Hunter S. Thompson, Gunzo Journalist

The tributes have poured in and some of his works have been reprinted since Hunter S. Thompson committed suicide Sunday, although one could easily say he killed himself in bits and pieces years ago.

It seems few writers at the moment are willing to voice anything but adulation for Thompson. Paul Krassner says: “It was hard to say sometimes whether he was being provocative for its own sake or if he was just being drunk and stoned and irresponsible.

“But every editor that I know, myself included, was willing to accept a certain prima donna journalism in the demands he would make to cover a particular story — demanding that we send him to Hawaii with three beautiful maidens he could dictate his stories to, for example. They were willing to risk all of his irresponsible behavior in order to share his talent with their readers.”

I prefer the comments of Larry B. Thoreson, the sales tax administrator for the city government of Aspen, who told the New York Times: “I heard him speak once, and he was totally incomprehensible, to be honest.”

If it weren’t for the notorious byline, how far would any reader get in something like this, published in 1997 by Time:

I have always hated astrologers, and I like to have sport with them. They are harmless quacks in the main, but some of them get ambitious and turn predatory, especially in Hollywood. In Venice Beach I ran into a man who claimed to be Johnny Depp’s astrologer. “I consult with him constantly,” he told me. “We are never far away. I have many famous clients.” He produced a yellow business card and gave it to me. “I can do things for you,” he said. “I am a player.”

I took his card and examined it carefully for a moment, as if I couldn’t quite read the small print. But I knew he was lying, so I leaned toward him and slapped him sharply in the nuts. Not hard, but very quickly, using the back of my hand and my fingers like a bullwhip, yet very discreetly.

He let out a hiss and went limp, unable to speak or breathe. I smiled casually and kept on talking to him as if nothing had happened. “You filthy little creep,” I said to him. “I am Johnny Depp!”

Outside on the boulevard I saw a half-naked young girl on roller skates being mauled by two huge dogs. They were Great Danes, apparently running loose. Both had their paws on her shoulder, and the gray one had her head in its mouth. But there was no noise, and nobody seemed to notice.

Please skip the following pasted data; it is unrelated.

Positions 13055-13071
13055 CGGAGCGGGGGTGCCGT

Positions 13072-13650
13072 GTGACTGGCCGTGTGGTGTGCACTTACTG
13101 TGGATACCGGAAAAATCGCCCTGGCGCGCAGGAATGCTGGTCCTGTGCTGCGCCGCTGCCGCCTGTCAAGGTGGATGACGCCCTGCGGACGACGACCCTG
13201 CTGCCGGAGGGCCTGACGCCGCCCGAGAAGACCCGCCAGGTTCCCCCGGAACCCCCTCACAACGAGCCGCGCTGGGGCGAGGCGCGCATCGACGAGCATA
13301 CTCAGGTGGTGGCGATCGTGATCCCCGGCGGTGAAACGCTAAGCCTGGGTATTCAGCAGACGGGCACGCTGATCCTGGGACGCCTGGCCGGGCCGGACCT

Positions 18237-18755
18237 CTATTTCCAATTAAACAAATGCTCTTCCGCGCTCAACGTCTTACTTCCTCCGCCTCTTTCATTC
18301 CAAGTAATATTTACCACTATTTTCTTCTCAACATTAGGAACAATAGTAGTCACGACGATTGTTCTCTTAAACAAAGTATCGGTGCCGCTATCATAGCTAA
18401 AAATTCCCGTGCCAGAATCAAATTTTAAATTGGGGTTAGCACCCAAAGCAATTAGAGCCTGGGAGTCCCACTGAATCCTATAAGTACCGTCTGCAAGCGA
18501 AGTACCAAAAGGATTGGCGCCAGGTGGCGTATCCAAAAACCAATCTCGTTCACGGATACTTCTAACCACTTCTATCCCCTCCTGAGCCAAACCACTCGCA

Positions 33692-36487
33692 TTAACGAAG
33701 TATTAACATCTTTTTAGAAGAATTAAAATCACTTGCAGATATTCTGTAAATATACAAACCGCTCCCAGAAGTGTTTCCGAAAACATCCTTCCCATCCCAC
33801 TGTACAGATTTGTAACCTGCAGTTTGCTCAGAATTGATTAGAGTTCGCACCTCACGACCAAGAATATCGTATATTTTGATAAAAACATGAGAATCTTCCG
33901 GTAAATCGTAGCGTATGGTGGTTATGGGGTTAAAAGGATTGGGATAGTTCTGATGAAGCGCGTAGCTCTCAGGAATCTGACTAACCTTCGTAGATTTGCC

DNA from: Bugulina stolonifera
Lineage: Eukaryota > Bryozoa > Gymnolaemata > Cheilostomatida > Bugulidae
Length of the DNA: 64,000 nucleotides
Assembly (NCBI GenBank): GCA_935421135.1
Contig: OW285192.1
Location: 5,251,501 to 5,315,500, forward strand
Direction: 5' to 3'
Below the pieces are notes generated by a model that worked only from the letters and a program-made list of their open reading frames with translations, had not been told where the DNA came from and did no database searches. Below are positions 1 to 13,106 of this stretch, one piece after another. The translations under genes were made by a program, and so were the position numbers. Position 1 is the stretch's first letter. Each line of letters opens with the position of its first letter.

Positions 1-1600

I grabbed a fork off the bar and rushed outside to help her, giving the bogus astrologer another slap in the nuts on my way out. When I got to the street, the dogs were still mauling the girl. I stabbed the big one in the ribs with my fork, which sank deep into the tissue. The beast yelped crazily and ran off with its tail between its legs. The other one quickly released its grip on the girl’s head and snarled at me. I slashed at it with the fork, and that was enough for the brute. It backed off and slunk away toward Muscle Beach.

For that matter, go to Amazon and read the opening of “Fear and Loathing: On the Campaign Trail”

The truth is that Thompson had gone from self-indulgence and self-destruction to self-parody. He wanted to be cremated and have his ashes shot from a cannon? I suppose it figures.

To give the devil his due (and I believe in that) I looked over his 1966 book “Hell’s Angels.” Parts of it seem almost readable:

The Labor Day run is the outlaws’ answer to New Year’s Eve; it is a time for sharing the wine jug, pummeling old friends, random fornication and general full-dress madness. Depending on the weather and how many long-distance calls are made the week before, anywhere from two hundred to a thousand outlaws will show up, half of them already drunk by the time they get there.
By nine o’clock that morning both Terry and Scraggs were on their feet. Vengeance on the Diablos could wait. Today, the run. Terry lit a cigarette, examined the bumps and welts on his body, then pulled on a pair of crusty Levi’s, heavy black boots, no underwear and a red sweatshirt smelling of old wine and human grease. Scraggs drank a beer while his wife heated water for instant coffee. The children had been put with relatives the night before. The sun was hot outside. Across the Bay, San Francisco was still covered in a late-lifting fog. The bikes were gassed and polished. All that remained was the gathering of any loose money or marijuana that might be lying around, lashing the sleeping bags to the bikes and donning the infamous “colors.”

Compare that writing to what he was doing 30 years later in the Time excerpt and you’ll see what I mean. Writing is difficult and it’s a shame to see someone squander his obvious gifts.

About lmharnisch

I am retired from the Los Angeles Times
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